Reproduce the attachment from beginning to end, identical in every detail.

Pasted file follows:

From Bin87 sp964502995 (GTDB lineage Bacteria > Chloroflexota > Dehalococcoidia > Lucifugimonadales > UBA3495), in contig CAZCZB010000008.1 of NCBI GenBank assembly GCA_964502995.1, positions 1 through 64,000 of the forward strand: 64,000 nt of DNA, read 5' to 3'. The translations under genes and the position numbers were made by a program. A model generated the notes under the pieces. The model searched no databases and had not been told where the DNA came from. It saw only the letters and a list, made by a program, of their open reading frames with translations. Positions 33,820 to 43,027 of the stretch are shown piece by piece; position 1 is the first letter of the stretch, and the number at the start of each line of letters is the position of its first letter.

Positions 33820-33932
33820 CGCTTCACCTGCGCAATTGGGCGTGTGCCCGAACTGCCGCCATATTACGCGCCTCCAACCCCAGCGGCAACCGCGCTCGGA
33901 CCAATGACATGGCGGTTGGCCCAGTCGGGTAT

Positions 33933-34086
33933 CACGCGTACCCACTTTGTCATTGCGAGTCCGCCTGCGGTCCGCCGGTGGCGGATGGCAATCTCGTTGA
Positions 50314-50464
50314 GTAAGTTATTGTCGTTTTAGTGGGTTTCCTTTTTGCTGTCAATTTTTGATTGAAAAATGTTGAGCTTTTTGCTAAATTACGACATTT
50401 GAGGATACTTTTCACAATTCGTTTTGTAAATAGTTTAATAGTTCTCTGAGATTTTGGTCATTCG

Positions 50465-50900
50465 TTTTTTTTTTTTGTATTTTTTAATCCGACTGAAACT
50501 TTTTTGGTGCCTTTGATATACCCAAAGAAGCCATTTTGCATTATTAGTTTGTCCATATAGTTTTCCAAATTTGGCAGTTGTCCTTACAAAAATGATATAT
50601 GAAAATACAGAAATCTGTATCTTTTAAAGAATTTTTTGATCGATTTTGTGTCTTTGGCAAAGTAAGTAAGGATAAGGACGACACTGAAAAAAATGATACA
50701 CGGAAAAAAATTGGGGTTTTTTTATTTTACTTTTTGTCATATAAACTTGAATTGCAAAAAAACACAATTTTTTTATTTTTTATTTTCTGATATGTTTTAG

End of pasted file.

From Bin87 sp964502995 (GTDB lineage Bacteria > Chloroflexota > Dehalococcoidia > Lucifugimonadales > UBA3495), in contig CAZCZB010000008.1 of NCBI GenBank assembly GCA_964502995.1, positions 1 through 64,000 of the forward strand: 64,000 nt of DNA, read 5' to 3'. The translations under genes and the position numbers were made by a program. A model generated the notes under the pieces. The model searched no databases and had not been told where the DNA came from. It saw only the letters and a list, made by a program, of their open reading frames with translations. Positions 33,820 to 43,027 of the stretch are shown piece by piece; position 1 is the first letter of the stretch, and the number at the start of each line of letters is the position of its first letter.

Positions 33820-33932
33820 CGCTTCACCTGCGCAATTGGGCGTGTGCCCGAACTGCCGCCATATTACGCGCCTCCAACCCCAGCGGCAACCGCGCTCGGA
33901 CCAATGACATGGCGGTTGGCCCAGTCGGGTAT

Positions 33933-34086
33933 CACGCGTACCCACTTTGTCATTGCGAGTCCGCCTGCGGTCCGCCGGTGGCGGATGGCAATCTCGTTGA
Positions 50314-50464
50314 GTAAGTTATTGTCGTTTTAGTGGGTTTCCTTTTTGCTGTCAATTTTTGATTGAAAAATGTTGAGCTTTTTGCTAAATTACGACATTT
50401 GAGGATACTTTTCACAATTCGTTTTGTAAATAGTTTAATAGTTCTCTGAGATTTTGGTCATTCG

Positions 50465-50900
50465 TTTTTTTTTTTTGTATTTTTTAATCCGACTGAAACT
50501 TTTTTGGTGCCTTTGATATACCCAAAGAAGCCATTTTGCATTATTAGTTTGTCCATATAGTTTTCCAAATTTGGCAGTTGTCCTTACAAAAATGATATAT
50601 GAAAATACAGAAATCTGTATCTTTTAAAGAATTTTTTGATCGATTTTGTGTCTTTGGCAAAGTAAGTAAGGATAAGGACGACACTGAAAAAAATGATACA
50701 CGGAAAAAAATTGGGGTTTTTTTATTTTACTTTTTGTCATATAAACTTGAATTGCAAAAAAACACAATTTTTTTATTTTTTATTTTCTGATATGTTTTAG